This week we got a load of a very special wheat called Turkey Red. Darrold was milling and putting up dough as soon as it arrived and we’re very excited about it.
Heritage wheat refers to the varieties of wheat that were grown before the “Green Revolution”, which started in the 1940’s. It’s something different from what we think of when we talk about “green” today. It was when wheat began to be hybridized for yield. All modern wheat varieties are derived from crosses with a dwarf wheat from Japan and, therefore, grows to around only two feet tall. This development, which was duplicated in other crops such as rice and corn, tripled or even quadrupled yields – but at a cost. Since these plants can only grow with the use of fertilizer it is important that the stalks remain upright. Because their stalks are shorter, more grain can be produced in the heads without the risk of the crop falling over which is important if fertilizer is needed to be applied. However, because of their short height, they don’t shade out weeds when they grow, so farmers also need to apply herbicides. The resulting genetically homogenous crops and fields then become more vulnerable to pest and disease epidemics, necessitating the application of fungicides and pesticides.
Heritage wheat, by contrast, is much taller, shading out weeds and it can tolerate much poorer soils because it has a bigger root system to seek out nutrients. But, if you apply fertilizer, it grows too tall and flops over!
Turkey wheat is a heritage grain, meaning that it predates modern breeding. Turkey Red arrived in the US in the early 1870’s, brought to Kansas by Mennonite immigrants from Russia, the part now known as Ukraine. It thrived in Kansas, swiftly becoming the primary wheat variety planted throughout the Central Plains. It did so well that it pushed forward the advancement of milling technology.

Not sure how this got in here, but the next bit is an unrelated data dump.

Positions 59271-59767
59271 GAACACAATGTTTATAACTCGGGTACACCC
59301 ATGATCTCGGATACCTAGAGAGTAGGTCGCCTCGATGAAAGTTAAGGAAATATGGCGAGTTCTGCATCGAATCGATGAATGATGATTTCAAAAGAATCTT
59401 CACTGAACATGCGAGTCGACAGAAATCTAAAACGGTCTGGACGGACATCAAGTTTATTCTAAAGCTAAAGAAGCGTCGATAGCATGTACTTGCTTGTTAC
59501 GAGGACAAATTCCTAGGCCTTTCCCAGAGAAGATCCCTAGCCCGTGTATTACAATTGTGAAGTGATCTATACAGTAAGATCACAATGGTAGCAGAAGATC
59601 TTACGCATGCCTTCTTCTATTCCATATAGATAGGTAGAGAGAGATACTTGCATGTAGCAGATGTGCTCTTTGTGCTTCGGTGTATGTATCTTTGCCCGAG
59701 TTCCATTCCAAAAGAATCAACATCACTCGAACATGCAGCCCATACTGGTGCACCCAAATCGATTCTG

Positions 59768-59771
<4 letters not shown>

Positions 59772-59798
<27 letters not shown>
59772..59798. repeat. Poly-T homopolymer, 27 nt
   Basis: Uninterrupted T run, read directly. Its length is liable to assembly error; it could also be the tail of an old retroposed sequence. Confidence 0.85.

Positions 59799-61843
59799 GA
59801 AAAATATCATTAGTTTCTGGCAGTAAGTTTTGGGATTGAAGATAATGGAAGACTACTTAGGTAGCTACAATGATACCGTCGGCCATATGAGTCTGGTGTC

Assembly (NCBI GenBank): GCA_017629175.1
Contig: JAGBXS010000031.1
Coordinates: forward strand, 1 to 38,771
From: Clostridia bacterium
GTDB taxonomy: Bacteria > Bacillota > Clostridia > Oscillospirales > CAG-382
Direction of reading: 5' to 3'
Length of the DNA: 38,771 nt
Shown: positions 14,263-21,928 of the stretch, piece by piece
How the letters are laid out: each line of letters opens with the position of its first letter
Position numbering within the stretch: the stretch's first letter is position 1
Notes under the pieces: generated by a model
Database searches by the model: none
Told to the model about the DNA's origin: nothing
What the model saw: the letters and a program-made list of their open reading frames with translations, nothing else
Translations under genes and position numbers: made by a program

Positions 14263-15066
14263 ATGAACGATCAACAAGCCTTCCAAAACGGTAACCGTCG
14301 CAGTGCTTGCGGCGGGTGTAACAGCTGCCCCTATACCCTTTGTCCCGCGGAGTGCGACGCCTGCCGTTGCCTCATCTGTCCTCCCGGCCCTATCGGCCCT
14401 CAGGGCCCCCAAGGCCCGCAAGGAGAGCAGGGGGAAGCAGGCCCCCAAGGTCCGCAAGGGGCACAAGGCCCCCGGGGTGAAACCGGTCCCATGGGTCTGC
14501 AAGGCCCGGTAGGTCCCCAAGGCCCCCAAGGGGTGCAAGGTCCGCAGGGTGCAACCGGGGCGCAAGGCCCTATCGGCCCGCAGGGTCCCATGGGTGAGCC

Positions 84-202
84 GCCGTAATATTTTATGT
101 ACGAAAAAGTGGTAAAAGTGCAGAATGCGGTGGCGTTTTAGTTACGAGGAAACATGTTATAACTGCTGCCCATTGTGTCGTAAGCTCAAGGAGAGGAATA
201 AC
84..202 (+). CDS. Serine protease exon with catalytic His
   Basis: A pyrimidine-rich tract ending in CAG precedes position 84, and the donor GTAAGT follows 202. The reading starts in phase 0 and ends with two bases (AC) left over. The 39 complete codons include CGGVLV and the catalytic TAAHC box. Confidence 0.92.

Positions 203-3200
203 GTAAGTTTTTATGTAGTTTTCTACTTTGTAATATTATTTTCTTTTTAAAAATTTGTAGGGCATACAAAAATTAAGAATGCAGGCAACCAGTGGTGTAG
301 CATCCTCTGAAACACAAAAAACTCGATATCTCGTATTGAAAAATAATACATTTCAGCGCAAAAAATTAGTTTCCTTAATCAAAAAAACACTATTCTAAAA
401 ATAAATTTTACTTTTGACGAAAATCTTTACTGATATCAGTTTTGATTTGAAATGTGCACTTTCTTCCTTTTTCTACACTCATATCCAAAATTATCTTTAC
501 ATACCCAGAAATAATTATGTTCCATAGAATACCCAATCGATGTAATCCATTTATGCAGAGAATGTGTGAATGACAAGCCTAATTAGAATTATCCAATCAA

Turkey Red was replaced in the mid-1940’s by modern, higher-yielding cultivars. Higher yield hybrids, in many cases, sacrifice flavor and nutrition for the increase in productivity.
It also is theorized that the changes made during hybridization also changed the protein and gluten structure of the grain. This change has made hybrid grain more difficult to digest and it is thought to be the cause of wheat-intolerence in many people.
We now are milling whole wheat flour from this heritage wheat and hoping that at least some of the people who have wheat intolerence will be able to eat bread made from this flour. It is significantly different from Hard Red wheat. The first thing you notice is that the berries are smaller and lighter in color. When it’s milled the bran appears to mill finer than in Hard Red. The smell during milling is different too. Red Hard has a very strong, but not unappealing, smell while it is milling but the Turkey Red has almost no smell at all until you put your nose right up to it. One person described it as smelling fresh like a garden or tomatoes. The gluten appears different as well. When it is being mixed it seems to form a workable dough much sooner than Hard Red. The resulting bread is lighter but still very flavorful bread with a moist and good crumb.